There is no way the crawl engine would find duplicates as shown above. The yellow highlighted rows indicate the same anchor text multiple times. The very fact that the keyword_id is also the same it suggests that it is the same keyword that is inserted into the match table.

How could this be happening?

I started thinking about the band-aid solution such as putting primary keys in the match table so that such duplicate records are never inserted but it kept bothering and the scenario needed further investigation.

After going through multiple rounds of code and logic verifications, I decided to turn on deeper logging of the matching algorithm.

Immediately after looking at the generated logs, all bulbs turned on!

This never happened on the windows environment. The duplicate match entries seemed to be an occurrence on the linux hosting environment.

Look at the log output from Windows. The sequence numbers are perfectly linear as expected. Each crawl matching algorithm execution will sequentially go through the keywords and determine if it matches and determine the match scores.

Now look at the log from the linux execution

As seen, the sequence numbers are linear initially but then in the second screenshot, they are not. It seemed like two separate sequence streams are being recorded. This is when everything clicked!

Here is the summary and resolution

  • In Windows environment, PHP process terminates as soon as the client terminates or when the set_time_limit expires. So basically every 30 seconds the PHP process will die.
  • The link builder crawler is designed to be resilient and pick up from the same spot where it died or terminated during the previous execution.
  • On Linux enviornment, the PHP process does not terminate and continues in the background.
  • The UI detects that there is a server timeout
  • Noticing the Gateway Timeout, the UI triggers another crawler instance
  • This explains the two separate trains of sequence numbers.
  • The original crawler run is still continuing in the background with no way to stop except to kill it.
  • The second crawler run is trigger after say 30 seconds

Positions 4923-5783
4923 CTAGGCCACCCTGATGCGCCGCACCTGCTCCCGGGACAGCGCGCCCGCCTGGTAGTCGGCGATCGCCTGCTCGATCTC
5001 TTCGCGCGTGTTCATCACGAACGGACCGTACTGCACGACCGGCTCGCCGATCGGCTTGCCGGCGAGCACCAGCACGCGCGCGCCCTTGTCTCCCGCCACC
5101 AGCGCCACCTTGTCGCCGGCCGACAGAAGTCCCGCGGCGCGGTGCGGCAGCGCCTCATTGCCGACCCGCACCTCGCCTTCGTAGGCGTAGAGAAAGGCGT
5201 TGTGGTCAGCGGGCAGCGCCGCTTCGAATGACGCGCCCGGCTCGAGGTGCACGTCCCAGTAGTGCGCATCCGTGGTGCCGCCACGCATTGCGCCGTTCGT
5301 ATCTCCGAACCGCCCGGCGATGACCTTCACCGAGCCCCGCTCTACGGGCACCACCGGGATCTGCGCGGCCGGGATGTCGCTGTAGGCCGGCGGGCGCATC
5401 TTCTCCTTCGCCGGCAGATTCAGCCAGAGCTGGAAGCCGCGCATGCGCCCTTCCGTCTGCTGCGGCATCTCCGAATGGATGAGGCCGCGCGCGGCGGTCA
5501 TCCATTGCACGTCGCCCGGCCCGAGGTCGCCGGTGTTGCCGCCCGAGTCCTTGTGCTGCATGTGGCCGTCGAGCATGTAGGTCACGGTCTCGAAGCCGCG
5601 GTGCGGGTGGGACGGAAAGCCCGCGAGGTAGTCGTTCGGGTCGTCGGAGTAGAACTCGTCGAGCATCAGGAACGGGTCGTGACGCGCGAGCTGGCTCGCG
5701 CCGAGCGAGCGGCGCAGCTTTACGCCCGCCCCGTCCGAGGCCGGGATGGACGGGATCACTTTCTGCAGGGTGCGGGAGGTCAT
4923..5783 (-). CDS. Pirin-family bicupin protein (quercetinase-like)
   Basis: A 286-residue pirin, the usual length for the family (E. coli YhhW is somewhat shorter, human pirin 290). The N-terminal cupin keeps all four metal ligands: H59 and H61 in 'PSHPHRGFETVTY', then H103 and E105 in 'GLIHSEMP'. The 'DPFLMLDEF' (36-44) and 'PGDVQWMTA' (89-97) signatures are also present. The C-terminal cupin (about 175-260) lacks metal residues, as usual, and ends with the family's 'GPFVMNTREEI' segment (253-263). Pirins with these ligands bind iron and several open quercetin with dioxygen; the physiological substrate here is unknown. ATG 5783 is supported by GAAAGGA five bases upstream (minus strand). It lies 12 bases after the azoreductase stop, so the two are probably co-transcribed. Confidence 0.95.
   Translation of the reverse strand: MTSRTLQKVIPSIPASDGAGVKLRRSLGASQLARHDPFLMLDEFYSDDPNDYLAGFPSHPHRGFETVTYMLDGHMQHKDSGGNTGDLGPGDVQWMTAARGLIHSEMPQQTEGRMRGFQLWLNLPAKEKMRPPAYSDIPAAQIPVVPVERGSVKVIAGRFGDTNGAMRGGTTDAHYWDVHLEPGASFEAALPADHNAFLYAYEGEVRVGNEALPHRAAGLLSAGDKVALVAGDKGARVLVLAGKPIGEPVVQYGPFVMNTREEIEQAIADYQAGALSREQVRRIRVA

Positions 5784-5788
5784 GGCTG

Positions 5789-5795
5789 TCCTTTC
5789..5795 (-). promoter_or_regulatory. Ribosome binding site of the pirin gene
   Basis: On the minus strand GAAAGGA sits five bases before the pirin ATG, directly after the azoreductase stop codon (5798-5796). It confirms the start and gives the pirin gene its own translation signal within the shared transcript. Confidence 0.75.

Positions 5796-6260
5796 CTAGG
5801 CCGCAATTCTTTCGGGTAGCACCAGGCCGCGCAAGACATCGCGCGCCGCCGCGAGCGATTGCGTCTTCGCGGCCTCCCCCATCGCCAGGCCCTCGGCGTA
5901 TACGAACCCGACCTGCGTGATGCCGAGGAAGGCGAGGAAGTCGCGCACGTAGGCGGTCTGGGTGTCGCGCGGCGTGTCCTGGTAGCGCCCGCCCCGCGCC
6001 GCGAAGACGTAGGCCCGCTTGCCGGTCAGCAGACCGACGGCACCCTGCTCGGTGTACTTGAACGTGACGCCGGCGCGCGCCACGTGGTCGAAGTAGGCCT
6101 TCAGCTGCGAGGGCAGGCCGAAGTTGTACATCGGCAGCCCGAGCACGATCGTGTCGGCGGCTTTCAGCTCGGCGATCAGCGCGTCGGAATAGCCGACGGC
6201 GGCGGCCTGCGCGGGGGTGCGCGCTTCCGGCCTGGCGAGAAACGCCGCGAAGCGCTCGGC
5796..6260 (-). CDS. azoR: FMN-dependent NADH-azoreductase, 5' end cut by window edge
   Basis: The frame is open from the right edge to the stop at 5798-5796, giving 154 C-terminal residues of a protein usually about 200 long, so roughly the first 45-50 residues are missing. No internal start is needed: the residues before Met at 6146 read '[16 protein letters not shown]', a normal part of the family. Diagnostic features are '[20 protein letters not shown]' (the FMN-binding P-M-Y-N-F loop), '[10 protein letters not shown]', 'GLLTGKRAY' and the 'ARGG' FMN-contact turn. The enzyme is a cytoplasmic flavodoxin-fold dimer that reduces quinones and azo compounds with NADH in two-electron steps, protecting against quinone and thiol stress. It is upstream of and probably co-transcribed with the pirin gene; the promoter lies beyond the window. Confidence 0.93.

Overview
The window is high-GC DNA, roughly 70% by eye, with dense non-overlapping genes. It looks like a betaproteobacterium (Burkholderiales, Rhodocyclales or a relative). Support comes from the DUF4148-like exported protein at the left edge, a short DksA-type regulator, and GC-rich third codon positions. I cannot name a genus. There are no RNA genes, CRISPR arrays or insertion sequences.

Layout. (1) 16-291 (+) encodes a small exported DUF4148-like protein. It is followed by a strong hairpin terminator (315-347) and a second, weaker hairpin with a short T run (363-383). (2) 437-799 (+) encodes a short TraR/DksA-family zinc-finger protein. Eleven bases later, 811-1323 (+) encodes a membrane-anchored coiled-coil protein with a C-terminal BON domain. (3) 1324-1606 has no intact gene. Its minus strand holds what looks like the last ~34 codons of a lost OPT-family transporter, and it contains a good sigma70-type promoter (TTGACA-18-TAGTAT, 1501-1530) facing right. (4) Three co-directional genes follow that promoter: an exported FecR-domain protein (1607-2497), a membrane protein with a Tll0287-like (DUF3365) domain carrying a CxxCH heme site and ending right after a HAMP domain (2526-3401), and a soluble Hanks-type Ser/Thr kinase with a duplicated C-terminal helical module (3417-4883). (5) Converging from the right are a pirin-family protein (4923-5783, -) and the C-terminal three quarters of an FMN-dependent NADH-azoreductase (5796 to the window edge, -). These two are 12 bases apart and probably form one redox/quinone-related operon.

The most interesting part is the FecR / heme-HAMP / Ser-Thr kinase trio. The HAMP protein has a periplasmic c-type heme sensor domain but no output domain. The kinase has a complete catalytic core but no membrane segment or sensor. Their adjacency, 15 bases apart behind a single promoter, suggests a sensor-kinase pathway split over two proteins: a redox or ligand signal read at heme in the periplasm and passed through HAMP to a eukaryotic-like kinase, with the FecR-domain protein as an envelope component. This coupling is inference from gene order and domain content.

• This being a WordPress plugin and keeping things simple, there was no need to implement any kind of message queue.

Having known the exact cause of the duplicate entries was a great relief! But now the solution to this problem was challenging. Considered various solutions and approaches such as message queues, locking rows using mysql select for update but everything seemed overkill for a plugin.

The problem at hand could be avoided if there was only one process running all the time. How about ensuring only a single instance of the crawl engine is running at any given time.

To solve, a very simple approach is being implemented namely “HeartBeat”. A running process will continuously update and tickle the heartbeat. Everytime a new process that gets triggered will check when was the last heartbeat. Using this knowledge the triggering process will go into a hold pattern until it determines that heartbeat has died. Will update soon how this testing goes!

Data Visualization Experiments

Here are few samples

Treemap to display content size

Radial Crawl Map

A window into a messy Tag and Category linked website : All the orange dots below are TAGS (WordPress tags)

Log Date: 3/14/2024

Final stage development and testing

The last 4 weeks have been really busy work with tons of testing and coding work.

Here is a sneak pique

The UI is very SAAS like and does not give any plugin UI vibes.

This is the place where you see all the links internal+external including all WordPress post types.

List of metrics

  • url_content_length
  • absolute_word_cnt
  • batch_status
  • post_id
  • post_type
  • last_status_code
  • outbound
  • outbound_internal
  • outbound_contextual_internal
  • outbound_contextual_external
  • outbound_dofollow_external
  • outbound_tag
  • outbound_external
  • outbound_navigation
  • outbound_image
  • outbound_category
  • inbound
  • inbound_internal
  • inbound_contextual_internal
  • inbound_category
  • inbound_tag
  • inbound_external
  • inbound_navigation

This is one stop source for all your URL Link metrics that tells you how many out going internal links, how many contextual links, inbound links and so on.

The Crawling engine is smart enough to detect and differentiate between Navigation links and Contextual links. Contextual links are the links defined within the core of the body content. If you take the entire HTML page, count all the links and exclude all Navigation links or Sitewide links then what remains is essentially the links in the main body content.

Log Date: 3/20/2024

Link Discovery Process